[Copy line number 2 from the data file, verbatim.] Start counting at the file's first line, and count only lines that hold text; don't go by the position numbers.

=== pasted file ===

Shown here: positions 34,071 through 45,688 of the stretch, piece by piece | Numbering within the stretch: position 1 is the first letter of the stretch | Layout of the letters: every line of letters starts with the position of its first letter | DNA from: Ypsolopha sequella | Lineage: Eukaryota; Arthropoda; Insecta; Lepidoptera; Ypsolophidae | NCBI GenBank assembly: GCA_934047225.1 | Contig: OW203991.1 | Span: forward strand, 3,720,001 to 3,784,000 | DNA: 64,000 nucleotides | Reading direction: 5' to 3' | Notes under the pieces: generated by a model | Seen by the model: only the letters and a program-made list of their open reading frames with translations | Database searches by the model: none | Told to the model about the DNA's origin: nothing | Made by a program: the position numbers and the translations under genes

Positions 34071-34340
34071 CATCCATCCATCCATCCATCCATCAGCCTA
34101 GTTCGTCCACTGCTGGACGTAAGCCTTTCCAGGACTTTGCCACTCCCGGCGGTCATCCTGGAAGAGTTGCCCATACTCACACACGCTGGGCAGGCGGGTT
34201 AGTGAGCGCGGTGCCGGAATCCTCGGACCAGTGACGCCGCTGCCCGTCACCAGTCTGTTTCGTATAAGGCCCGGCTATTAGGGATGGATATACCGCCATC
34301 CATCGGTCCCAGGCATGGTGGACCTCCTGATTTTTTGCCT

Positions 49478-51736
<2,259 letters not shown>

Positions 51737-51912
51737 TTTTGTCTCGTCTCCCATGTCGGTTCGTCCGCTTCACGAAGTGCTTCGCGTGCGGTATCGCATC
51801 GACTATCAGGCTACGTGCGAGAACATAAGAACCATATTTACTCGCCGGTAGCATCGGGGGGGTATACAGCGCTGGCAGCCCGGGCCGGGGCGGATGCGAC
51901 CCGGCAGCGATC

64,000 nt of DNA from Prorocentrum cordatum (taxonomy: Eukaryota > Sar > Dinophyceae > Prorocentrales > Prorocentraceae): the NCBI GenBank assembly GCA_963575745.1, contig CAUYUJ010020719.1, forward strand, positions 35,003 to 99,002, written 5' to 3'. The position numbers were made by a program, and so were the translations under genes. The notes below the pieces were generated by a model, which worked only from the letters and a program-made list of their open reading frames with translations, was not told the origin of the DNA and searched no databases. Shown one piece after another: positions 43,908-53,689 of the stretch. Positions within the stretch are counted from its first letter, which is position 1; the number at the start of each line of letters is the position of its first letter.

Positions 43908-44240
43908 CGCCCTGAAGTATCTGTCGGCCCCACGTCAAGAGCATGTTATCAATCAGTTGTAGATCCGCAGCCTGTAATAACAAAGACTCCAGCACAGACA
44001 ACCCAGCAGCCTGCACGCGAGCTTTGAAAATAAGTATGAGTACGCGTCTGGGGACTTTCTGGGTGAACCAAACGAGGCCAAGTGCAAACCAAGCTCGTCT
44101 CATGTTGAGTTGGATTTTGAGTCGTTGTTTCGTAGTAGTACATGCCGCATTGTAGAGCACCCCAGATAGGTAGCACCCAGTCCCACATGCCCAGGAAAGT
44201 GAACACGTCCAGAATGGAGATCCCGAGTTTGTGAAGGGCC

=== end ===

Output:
Positions 34071-34340